How Fees Are Determined for SAT Test Score Reports
The basic fee for the SAT test includes four score reports. Students who are eligible for a fee waiver can request an additional four free reports. You send these reports to colleges you’re interested in.
If you want to add still more colleges to your list, you can do so by paying $11.25 extra for each additional score report. (Prices, of course, are always subject to change, and don’t expect any to go down. Check the College Board website for pricing changes.) You request additional score reports on the Additional Score Report Request Form (how do they think of these names?), which you can download from the website.
For a higher fee ($13.50), you can get a detailed analysis of your test performance — how many of each sort of question you answered right and wrong and how difficult each question was. Then you can tailor your prep hours to the stuff that’s hard for you. Ask for the Student Answer Service when you register. For even more money ($18), the SAT sends you a copy of the questions and the correct answers. Fee waivers apply to this service.
If you’re planning to take another SAT, spring for the Student Answer Service. Seeing what you got wrong gives you a blueprint for review.
Score reports arrive in your mailbox and at your high school about five weeks after you take the test. If you’re the antsy type and are willing to fork over a few more dollars, you can find out the good news by phone. Call Customer Service (within the U.S.: 866-756-7346; outside the U.S.: 212-713-7789; TTY 888-857-2477 for the U.S. or 609-882-4118 for outside the U.S.). Have a credit card, your registration number, and your birth date ready. The fee for a “rush” score is $15. If you’re returning to academia after a break and want access to old scores, you pay $31 for the College Board to dig them up.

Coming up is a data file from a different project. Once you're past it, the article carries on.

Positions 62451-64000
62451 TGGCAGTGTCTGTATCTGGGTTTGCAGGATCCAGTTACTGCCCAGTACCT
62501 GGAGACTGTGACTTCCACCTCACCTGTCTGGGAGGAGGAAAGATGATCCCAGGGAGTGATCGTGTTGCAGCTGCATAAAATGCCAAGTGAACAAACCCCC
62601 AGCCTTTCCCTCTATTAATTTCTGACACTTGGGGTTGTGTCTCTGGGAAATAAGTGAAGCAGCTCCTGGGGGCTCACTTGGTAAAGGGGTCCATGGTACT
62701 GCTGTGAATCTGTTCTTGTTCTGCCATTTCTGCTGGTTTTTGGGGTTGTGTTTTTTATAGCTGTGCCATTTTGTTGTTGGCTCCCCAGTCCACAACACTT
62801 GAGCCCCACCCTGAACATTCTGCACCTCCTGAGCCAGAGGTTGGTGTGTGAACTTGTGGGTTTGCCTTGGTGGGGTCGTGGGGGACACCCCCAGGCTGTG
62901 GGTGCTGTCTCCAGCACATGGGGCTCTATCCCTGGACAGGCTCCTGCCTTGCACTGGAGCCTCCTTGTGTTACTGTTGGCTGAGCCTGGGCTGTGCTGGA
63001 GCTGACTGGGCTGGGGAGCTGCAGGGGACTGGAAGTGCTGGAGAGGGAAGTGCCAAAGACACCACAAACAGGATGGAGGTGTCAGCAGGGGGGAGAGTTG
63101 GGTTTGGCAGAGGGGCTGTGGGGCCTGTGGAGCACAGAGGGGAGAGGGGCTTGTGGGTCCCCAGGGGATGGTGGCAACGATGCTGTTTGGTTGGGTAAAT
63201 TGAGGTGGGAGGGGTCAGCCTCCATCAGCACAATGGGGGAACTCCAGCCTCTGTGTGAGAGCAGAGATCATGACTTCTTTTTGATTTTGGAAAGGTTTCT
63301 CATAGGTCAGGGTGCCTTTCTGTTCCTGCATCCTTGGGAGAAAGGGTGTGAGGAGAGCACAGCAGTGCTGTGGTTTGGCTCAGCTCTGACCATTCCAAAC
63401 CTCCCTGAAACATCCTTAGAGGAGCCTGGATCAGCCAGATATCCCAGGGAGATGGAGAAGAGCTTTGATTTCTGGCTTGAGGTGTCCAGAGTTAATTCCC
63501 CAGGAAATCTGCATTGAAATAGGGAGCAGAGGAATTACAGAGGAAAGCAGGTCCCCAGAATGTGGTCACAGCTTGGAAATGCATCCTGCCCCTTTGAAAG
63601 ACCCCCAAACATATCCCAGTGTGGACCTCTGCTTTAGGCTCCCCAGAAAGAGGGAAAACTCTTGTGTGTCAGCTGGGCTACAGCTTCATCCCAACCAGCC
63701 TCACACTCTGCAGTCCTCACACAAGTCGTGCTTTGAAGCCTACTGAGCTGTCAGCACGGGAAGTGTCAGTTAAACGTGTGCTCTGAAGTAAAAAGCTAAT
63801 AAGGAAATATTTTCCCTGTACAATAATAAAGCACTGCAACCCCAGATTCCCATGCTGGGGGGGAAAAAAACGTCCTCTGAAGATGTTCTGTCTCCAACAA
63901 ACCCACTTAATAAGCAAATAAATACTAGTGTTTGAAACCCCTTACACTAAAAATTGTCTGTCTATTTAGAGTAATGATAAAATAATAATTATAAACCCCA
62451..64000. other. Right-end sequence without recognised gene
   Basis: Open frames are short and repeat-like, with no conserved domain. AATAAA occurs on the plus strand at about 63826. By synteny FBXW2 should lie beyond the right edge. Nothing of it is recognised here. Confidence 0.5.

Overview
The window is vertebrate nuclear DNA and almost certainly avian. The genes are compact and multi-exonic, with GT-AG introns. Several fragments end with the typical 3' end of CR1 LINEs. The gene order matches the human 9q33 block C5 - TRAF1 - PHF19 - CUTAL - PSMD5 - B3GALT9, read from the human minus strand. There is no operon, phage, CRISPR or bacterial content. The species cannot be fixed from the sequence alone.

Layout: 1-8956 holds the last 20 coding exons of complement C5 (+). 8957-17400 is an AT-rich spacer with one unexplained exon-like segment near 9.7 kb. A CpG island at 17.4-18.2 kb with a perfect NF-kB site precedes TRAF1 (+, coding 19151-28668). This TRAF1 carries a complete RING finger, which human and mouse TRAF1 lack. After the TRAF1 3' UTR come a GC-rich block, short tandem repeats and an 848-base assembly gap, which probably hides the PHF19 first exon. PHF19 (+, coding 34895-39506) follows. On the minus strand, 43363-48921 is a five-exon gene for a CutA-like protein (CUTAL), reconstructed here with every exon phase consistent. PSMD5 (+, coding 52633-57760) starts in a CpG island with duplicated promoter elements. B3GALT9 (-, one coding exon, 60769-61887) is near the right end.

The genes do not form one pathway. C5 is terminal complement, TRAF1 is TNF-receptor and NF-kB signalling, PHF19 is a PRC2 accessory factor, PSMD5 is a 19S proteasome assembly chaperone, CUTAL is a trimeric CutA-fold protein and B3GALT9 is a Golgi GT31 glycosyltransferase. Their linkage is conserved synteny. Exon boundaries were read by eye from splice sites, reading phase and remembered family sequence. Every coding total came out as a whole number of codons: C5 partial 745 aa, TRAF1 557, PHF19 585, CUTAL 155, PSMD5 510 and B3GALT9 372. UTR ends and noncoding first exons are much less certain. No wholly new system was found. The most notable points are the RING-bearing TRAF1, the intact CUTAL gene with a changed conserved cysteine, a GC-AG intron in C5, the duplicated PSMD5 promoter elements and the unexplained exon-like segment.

If you have access to the Internet, you can create a free (yes, something’s actually free!) account on the College Board website. Look for My SAT Online Score Report. It tells you your 200 to 800 scores in Reading, Writing and Language, and Mathematics and some information on how well you did on various types of questions. The report also tells you how well your performance was in comparison with everyone else who took the exam when you did.